Here, Hakon makes a quick striking motion with his hands to illustrate, hissing as he does so. The fire has bathed his face in a warm glow. “And just like that, he is struck. The poison works on him quickly. He falls over and dies, and just like that, the prophecy is fulfilled.”

A hush fell into the room as the brothers and sister sat in silence for a moment, contemplating the full weight of this tale.

“Give us another one, brother,” urged Erling. “Tell us a tale that will make us laugh, before we all have nightmares about snakes crawling over to us at night.”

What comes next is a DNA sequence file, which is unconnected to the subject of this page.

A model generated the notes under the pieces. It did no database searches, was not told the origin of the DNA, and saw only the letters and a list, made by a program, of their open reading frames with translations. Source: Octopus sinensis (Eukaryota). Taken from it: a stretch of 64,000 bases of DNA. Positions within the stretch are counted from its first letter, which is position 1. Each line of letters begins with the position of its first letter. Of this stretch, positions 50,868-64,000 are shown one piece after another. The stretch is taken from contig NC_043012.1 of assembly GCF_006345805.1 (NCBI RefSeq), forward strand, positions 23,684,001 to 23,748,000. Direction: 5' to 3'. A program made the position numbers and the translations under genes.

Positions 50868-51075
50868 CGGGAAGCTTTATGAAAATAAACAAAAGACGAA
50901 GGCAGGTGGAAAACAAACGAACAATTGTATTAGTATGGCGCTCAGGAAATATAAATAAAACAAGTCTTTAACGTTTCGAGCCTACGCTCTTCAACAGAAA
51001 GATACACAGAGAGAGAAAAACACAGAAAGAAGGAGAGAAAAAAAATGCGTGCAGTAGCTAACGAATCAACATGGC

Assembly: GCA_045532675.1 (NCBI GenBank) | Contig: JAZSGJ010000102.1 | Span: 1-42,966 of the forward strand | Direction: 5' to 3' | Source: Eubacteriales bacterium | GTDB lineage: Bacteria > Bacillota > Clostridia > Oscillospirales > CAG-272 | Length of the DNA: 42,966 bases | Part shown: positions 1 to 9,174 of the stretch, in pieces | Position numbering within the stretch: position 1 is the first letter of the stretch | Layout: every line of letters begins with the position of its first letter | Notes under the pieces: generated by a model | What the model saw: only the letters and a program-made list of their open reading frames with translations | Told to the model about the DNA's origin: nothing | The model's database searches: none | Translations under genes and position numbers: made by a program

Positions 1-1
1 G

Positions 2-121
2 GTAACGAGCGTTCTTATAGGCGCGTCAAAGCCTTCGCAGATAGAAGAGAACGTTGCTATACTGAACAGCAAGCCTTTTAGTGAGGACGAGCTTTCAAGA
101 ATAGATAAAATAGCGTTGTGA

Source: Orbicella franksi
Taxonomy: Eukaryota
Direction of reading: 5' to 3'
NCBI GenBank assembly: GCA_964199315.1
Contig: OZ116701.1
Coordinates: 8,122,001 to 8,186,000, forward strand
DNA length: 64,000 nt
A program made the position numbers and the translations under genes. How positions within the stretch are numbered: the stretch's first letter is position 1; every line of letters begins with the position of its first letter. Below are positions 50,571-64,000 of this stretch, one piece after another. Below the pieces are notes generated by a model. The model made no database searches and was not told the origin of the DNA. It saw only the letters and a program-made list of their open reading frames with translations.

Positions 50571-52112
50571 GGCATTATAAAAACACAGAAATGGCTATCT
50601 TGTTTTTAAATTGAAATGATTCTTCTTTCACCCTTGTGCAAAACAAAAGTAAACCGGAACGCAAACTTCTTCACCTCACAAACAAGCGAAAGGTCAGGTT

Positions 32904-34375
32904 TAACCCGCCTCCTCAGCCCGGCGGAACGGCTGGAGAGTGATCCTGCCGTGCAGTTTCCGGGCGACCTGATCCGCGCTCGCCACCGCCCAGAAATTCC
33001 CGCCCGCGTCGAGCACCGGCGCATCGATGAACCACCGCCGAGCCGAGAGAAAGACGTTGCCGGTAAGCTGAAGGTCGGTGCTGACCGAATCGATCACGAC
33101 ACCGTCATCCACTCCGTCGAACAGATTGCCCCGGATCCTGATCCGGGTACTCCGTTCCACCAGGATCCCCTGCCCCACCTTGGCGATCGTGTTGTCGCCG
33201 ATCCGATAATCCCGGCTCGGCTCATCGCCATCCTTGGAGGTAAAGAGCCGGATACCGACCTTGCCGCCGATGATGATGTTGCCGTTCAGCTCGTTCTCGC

“Very well,” said Hakon. “There is the tale of King Rollo and Aegfrid the Conqueror.” He took a swig of ale from the horn before continuing on with his tale. “Aegfrid the Conqueror went raiding and came to the lands of a king named King Rollo. King Rollo demanded fealty from Aegfrid and his men. ‘Kiss the foot of the king,’ said Rollo. Aegfrid didn’t want to kiss the king’s dirty, unwashed foot. Fortunately, he had servants to do this sort of thing for him. ‘Servant,’ he said, ‘go and kiss the foot of the king.’ Well the servant did as Aegfrid said, but Aegfrid didn’t tell him how to do it. He probably figured that anybody could figure out how to bend down and plant a kiss on the kingly foot. Well, this servant was a special kind of person, and rather than bend down, he decided to stay standing upright and bring the foot up, to him. This action tipped the king out of his throne, onto the ground. A good laugh was had by all.”